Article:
Further to Will Tobey's excellent post below, the last thing that the Obama administration wanted to deal with during Thanksgiving week is another crisis with North Korea. The administration's policy thus far of "strategic patience" has rightly avoided the past traps of rewarding the DPRK's bad behavior and broken agreements with further concessions. But the Kim regime's latest round of belligerence -- including artillery attacks on civilian populations in South Korea and ominous advances in its uranium enrichment program -- show the limits of strategic patience alone in the face of an adversary willing to escalate its provocations to dangerous levels that cannot be ignored.
In the short term there are no good options on the table, only a difficult set of choices as the White House seeks to avert war on the Korean peninsula while dissuading the DPRK from further aggression and reassuring U.S. allies in the region, especially South Korea and Japan. The announcement of joint military exercises with the South Koreans is a good start, but more will need to be done. Just what that "more" entails is the hard part. As my former NSC colleague and Korea expert Victor Cha said in the Washington Post yesterday, "in many ways this is our worst nightmare… the administration has really got its work cut out for it."
Will Tobey is correct that beyond the tactical challenges of this current flare-up, the administration should develop a long-term North Korea strategy that includes seeking the end of the Kim dynasty dictatorship. Such a strategy will entail many components. One pillar it needs to include, especially for a peaceful change in North Korea, is human rights promotion. In the midst of the current policy stalemate, a pivot by the U.S. towards a renewed focus on the plight of the North Korean people and the illegitimacy of the Kim regime could provide a strategic game-changer.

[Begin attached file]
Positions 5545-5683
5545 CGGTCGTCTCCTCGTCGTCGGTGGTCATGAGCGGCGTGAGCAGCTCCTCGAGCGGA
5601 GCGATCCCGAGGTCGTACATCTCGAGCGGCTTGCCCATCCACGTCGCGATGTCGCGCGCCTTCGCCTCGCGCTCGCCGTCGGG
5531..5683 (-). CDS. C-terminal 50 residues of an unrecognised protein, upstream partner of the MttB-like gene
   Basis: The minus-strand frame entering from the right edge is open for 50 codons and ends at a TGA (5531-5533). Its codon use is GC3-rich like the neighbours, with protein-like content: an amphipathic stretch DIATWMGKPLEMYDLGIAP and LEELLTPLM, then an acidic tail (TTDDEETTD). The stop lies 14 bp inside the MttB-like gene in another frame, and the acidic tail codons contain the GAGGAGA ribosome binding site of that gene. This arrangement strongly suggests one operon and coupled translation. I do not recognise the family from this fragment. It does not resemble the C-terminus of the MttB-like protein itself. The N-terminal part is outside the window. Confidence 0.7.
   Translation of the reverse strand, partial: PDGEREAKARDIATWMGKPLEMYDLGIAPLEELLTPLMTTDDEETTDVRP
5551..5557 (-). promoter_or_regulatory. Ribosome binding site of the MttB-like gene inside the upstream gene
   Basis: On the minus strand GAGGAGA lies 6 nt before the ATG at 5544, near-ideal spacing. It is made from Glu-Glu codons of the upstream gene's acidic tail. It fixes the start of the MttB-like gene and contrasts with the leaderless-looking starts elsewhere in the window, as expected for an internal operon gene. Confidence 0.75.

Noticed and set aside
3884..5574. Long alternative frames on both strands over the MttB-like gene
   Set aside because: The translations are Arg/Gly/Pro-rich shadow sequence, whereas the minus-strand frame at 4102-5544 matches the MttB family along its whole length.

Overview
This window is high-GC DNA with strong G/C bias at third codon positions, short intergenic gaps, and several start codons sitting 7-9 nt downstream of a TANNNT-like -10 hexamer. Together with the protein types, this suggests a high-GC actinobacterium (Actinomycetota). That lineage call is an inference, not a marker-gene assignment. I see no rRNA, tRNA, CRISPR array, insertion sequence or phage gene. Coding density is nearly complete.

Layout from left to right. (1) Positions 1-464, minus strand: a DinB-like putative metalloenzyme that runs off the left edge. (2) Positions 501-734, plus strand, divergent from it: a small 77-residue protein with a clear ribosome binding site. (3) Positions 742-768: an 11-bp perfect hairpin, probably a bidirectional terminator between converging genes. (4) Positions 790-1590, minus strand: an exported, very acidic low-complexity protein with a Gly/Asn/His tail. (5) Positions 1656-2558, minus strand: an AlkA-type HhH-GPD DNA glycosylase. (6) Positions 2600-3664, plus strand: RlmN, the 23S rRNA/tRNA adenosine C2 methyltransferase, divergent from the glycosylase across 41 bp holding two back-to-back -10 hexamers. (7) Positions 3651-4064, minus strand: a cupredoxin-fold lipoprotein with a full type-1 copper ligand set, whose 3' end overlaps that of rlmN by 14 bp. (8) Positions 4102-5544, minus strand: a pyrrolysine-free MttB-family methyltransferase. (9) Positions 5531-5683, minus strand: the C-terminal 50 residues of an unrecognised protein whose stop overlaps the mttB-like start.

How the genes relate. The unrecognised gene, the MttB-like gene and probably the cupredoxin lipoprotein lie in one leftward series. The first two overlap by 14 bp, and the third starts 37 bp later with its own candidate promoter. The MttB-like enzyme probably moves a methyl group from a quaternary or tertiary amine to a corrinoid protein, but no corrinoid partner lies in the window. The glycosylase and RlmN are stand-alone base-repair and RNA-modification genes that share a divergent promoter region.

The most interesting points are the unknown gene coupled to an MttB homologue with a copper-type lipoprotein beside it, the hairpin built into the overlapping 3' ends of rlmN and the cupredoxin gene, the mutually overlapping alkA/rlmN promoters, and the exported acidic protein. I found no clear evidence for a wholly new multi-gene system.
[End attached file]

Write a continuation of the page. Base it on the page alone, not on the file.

The regime's greatest vulnerability is its appalling barbarity and decades-long torment of its own citizens. It also represents an area of potentially overwhelming international consensus. With the unfortunate exception of the cynical Chinese government, virtually no global power supports North Korea's mistreatment of its people.
What might be done? There are many possible steps; here are just a few:
Finally, don't expect help from China. Beijing ostensibly shares an interest with the U.S. in curtailing the nuclear adventurism of its most problematic client state, and has on occasion (though not consistently) been helpful in restraining Pyongyang. But when it comes to the regime itself, China's interests diverge from the United States', at least insofar as Beijing has made the short-sighted calculation to keep propping up the Kim dynasty as a buffer state on its border. The United States should leave the short-sightedness to the Chinese. A more visionary long-term strategy for the United States should include concrete steps to support the North Korean people in ending the tyranny that afflicts them.
Shadow Government is a blog about U.S. foreign policy under the Obama administration, written by experienced policy makers from the loyal opposition and curated by Peter D. Feaver and William Inboden.